The current state of public sector projects, especially government initiatives, paints a concerning picture. The lack of essential project management tools and detailed analysis, including risk assessment, stakeholder issues, and cost management, is glaringly evident in numerous government-led initiatives.
The art of execution remains the greatest challenge. Dr. Martin Barnes, APM President from 2003-2012, succinctly captured the essence of project management: “At its most fundamental, project management is about people getting things done.” However, the high rate of failure and rejection of various government initiatives indicates a significant gap in applying basic project management principles.
Project management is not merely a managerial concept; it’s an essential framework for actualizing ideas. As Johann Wolfgang von Goethe insightfully noted, “Thinking is easy, acting is difficult, and to put one’s thoughts into action is the most difficult thing in the world.”
This truth resonates profoundly within the public sector, where numerous initiatives, from the introduction of new insurance premiums to the enforcement of seat belts in commercial vehicles and the distribution of Ebola vaccines, have stumbled due to inadequate stakeholder engagement and poor execution strategies.
The underutilisation of essential project tools and detailed analysis in government projects, such as risk assessment, stakeholder analysis, and cost management, is alarming. Simple initiatives fail due to the lack of a robust execution mindset. The key is not just in promising or envisioning change but in meticulously crafting and following a detailed execution plan that aligns with realistic timelines and resources.
During the last NDC regime, for instance, simple undertakings such as the implementation of new insurance premiums, the introduction of seat belts in commercial vehicles, and the distribution of Ebola vaccines faced significant challenges and lacked adequate stakeholder approval. This was largely due to the absence of effective project management in these initiatives.
Recent examples of uncompleted projects like the National Cathedral, the redevelopment of La General Hospital, and the transformation of the 80-acre Agbogbloshie site starkly illustrate this disconnect. These projects, meant to uplift and transform, have instead led to the displacement of people and property, costing millions of dollars, yet remain indefinitely abandoned.
The solution lies in the rigorous application of project management. Every promise, every initiative, must be ‘projectised.’ This means defining clear objectives, timelines, budgets, and resource plans. If a promise cannot be translated into a project framework and closed on schedule, it should be reviewed, modified, or even cancelled. The mantra should be clear: do not let your own promises drown you because of pride.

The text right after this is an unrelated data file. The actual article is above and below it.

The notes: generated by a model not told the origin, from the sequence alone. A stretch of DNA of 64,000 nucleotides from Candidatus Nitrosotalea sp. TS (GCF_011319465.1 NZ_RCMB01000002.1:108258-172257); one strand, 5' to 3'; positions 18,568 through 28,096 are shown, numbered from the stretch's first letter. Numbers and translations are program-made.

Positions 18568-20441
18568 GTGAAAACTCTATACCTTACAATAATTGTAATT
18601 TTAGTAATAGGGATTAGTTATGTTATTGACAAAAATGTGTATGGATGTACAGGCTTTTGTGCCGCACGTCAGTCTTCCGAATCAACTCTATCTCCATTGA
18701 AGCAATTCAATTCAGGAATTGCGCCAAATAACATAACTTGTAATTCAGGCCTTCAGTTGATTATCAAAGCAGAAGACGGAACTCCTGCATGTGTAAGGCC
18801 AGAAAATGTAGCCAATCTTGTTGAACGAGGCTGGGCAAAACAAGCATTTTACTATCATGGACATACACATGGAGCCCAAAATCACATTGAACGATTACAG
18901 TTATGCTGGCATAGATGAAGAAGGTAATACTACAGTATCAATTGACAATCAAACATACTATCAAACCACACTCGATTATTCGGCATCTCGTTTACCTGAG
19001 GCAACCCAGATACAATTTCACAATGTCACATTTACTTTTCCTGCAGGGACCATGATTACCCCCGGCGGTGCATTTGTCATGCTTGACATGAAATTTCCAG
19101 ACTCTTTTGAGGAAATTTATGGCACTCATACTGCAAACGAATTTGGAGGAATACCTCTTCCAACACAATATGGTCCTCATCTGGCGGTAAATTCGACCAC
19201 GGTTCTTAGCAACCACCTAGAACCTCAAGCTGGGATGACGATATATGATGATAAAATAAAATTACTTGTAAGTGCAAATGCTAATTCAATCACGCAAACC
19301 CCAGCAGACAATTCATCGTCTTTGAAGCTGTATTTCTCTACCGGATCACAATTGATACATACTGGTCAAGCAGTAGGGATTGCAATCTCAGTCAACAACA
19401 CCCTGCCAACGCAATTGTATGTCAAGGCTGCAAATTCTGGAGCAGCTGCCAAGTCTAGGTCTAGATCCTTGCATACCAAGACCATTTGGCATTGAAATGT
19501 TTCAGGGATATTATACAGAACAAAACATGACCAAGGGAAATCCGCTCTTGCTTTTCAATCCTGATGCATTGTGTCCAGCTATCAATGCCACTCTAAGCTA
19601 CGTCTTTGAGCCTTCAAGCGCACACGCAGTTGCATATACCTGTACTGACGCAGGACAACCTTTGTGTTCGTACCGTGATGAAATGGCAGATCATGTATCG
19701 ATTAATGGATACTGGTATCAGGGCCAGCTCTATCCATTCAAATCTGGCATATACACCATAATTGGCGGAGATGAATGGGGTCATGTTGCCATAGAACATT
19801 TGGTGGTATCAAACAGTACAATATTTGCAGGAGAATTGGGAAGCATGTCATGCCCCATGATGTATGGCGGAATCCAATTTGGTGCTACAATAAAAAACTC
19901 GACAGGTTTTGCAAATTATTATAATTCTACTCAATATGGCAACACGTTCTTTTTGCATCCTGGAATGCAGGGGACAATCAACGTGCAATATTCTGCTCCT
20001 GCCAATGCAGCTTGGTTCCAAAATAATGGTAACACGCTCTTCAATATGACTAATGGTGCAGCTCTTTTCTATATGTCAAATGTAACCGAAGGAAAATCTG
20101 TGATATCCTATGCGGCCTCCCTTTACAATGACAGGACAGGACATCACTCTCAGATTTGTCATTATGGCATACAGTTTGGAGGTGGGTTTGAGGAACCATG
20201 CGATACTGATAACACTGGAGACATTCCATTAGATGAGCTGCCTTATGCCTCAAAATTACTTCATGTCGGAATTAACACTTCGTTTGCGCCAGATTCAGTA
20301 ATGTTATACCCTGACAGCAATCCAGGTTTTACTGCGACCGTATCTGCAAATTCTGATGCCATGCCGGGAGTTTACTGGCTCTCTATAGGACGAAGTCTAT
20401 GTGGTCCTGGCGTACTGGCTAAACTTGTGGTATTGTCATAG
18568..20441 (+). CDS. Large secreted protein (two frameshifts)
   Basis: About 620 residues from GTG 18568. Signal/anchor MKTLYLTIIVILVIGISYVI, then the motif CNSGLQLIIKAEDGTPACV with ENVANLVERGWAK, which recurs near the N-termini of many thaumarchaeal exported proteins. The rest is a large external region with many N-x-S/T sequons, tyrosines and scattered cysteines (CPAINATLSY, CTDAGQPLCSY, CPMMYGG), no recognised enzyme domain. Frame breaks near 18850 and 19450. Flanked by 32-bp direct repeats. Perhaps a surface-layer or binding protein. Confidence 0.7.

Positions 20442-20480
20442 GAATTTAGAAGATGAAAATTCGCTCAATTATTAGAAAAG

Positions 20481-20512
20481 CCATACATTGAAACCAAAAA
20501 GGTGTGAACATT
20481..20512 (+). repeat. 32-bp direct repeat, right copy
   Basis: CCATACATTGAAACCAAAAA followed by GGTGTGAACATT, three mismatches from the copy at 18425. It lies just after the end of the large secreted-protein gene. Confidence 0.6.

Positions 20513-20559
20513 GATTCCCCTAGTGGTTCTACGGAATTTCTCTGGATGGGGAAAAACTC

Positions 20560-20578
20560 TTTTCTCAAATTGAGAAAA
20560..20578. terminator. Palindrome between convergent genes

Not every project is guaranteed success; this inherent uncertainty underscores the critical importance of project risk management and communication. Effective risk management involves identifying, analyzing, and responding to potential risks in a project, ensuring that any unforeseen issues can be addressed proactively rather than reactively.
It’s about anticipating what could go wrong and having contingency plans in place. Equally important is communication, which serves as the lifeline of any project. Clear, consistent, and transparent communication keeps all stakeholders informed and engaged, enabling swift and effective decision-making, especially in times of crisis.
It helps in managing expectations and fosters a collaborative environment where challenges can be tackled collectively. Together, risk management and communication form the backbone of a resilient project management strategy, preparing teams to navigate uncertainties and adapt to changes, thereby increasing the chances of a project’s success.
The public sector urgently requires reforms and education in new ways of project management. Only through the adoption of a systematic, disciplined approach can we bridge the gap between ideation and actualisation. Project management is not just a tool; it’s a mindset, a culture that needs to be ingrained at all levels of government planning and execution.
The message is clear: talk is cheap. Execution is everything. It’s time to transform our approach to government initiatives, treating each promise not just as an aspiration but as a project that needs to be managed, monitored, and brought to fruition. This is the path to turning visions into realities, the path to true progress.